Building a better institutional archive

| April 7, 2010

“How do you make an institutional archive more social?”

This question was put forth by EdLab in early 2006. It’s kind of a strange question – it makes more sense if you consider how “Web 2.0” had settled in as a useful framework in our collective imagination. We faced the task of creating a digital repository for the first time at Teachers College, and we wanted to do it with style.

We created PocketKnowledge (PK), and launched it later that fall to the College community. Phil the Pocket was born. In theory, PK did everything DSpace did, but better. The community could upload and tag items. A folksonomy could emerge. Uploaders could set different permission levels to control access to their content. And so on. From the project documentation:

[We] formed a multi-disciplinary team of students, designers, software developers and institutional representatives to implement a digital archiving solution for Teachers College, Columbia University. After an analysis of existing archiving tools, our interests pushed us in the direction of developing a custom tool to serve a set of functions that was not possible with existing archiving tools, but which we determined was possible with available technologies.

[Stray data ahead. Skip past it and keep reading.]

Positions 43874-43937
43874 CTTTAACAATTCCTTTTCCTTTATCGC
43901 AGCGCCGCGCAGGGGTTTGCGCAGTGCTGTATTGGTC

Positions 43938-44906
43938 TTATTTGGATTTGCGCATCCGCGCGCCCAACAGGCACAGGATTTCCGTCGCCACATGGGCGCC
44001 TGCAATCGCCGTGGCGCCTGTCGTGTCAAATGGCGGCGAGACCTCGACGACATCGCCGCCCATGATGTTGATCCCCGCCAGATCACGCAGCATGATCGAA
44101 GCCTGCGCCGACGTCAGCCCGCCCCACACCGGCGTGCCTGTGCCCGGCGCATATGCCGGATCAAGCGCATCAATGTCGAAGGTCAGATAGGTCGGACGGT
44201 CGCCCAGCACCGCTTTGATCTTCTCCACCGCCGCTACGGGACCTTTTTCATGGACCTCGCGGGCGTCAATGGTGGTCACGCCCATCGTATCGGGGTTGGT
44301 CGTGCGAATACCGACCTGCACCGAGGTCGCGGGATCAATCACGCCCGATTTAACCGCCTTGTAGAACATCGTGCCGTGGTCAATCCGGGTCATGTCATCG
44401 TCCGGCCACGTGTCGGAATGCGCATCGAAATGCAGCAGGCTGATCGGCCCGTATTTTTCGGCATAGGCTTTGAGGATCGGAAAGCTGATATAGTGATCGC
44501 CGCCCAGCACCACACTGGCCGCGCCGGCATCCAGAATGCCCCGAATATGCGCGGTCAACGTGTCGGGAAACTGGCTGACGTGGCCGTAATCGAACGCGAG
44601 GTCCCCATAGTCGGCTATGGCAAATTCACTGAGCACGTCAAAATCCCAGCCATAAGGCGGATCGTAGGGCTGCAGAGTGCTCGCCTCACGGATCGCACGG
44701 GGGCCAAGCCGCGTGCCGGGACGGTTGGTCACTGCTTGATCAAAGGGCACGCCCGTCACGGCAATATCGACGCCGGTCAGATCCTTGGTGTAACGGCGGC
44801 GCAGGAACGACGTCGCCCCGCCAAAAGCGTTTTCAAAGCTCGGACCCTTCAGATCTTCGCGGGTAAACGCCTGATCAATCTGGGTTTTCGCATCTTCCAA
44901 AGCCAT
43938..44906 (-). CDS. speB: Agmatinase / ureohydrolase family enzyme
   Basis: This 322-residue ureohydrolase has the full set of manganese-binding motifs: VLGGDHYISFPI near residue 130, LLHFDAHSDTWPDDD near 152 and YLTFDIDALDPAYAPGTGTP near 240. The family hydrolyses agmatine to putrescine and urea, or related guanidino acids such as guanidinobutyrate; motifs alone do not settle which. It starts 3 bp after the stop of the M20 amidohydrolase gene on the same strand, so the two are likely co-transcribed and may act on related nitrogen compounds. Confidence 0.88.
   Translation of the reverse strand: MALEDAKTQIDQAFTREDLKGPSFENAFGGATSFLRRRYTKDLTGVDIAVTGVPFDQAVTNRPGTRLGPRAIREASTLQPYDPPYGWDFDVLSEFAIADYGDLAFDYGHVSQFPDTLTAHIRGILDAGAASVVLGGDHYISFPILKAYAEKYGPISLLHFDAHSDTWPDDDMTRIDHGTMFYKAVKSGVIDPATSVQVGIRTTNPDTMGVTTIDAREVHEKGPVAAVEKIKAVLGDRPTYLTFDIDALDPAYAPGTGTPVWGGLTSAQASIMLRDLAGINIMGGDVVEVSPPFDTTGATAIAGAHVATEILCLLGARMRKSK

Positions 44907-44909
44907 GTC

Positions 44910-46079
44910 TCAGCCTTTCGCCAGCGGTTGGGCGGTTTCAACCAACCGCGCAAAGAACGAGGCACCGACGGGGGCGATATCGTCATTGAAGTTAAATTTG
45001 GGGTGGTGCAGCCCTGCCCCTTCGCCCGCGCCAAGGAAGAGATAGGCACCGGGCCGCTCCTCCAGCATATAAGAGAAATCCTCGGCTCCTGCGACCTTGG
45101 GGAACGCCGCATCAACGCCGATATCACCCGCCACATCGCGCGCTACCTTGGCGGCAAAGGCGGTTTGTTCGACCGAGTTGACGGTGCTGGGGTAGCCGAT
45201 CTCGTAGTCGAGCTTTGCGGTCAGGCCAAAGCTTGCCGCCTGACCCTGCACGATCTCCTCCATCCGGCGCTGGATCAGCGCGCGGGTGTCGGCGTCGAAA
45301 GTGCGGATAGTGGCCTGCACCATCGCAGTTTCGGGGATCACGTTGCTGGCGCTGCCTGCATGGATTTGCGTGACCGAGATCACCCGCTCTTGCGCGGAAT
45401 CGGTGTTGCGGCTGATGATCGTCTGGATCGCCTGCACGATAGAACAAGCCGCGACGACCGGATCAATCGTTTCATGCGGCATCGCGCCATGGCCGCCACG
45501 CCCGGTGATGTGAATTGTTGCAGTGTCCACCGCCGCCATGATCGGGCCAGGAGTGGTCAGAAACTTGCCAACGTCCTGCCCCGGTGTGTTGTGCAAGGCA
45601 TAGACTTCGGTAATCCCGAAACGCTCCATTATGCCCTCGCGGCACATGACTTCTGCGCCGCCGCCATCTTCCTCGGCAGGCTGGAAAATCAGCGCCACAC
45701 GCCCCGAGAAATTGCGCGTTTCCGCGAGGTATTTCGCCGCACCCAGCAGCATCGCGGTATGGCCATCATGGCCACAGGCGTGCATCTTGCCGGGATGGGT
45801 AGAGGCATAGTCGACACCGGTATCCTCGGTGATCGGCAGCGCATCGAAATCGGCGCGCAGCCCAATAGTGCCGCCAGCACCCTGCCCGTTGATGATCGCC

Existing digital archiving software – such as the widely implemented DSpace – did not offer a “social” solution for arching. DSpace employs “gatekeepers” who oversee the uploading of new material into the archive – often librarians who grant permission to upload materials, organize the materials into established categories, and tag the material with standard keywords.

PK was designed to overturn this librarian-centric model, and put power (and responsibility) in the hands of content creators. It is different from DSpace in many ways, and is successfully social to a discerning eye.

Was PK social enough? Probably not. And the definition of “social” has only steepened in the past four years. Here is a shortlist of ideas about how it could be more social that I’ve been able to collect:

  • Tag any document on the fly (currently only content owners and admins can do this)
  • Curate new collections of items (currently only content owners and admins can do this)
  • Create a personal “profile” page with favorite PK items
  • See “popular related” items for any item
  • Simple versioning control for items (to better facilitate group work)
  • Available email updates when users interact with items and collections

I wonder what ideas others might have now. And, should we continue down this path at all? Is it time to give up on the idea of a social archive? After all, we’re social in many ways… why should my archival materials extend my range of social interactions further? (And aren’t there already better methods for this?)

In spite of these worries and concerns, I think it is still a seductive opportunity. The best answer to the question may be a relatively simple one:

“Give me an extremely lightweight publishing opportunity that supports and is supported by (and is partially obscured by) an educational institution to which I have accepted as a platform and community for intellectual work.”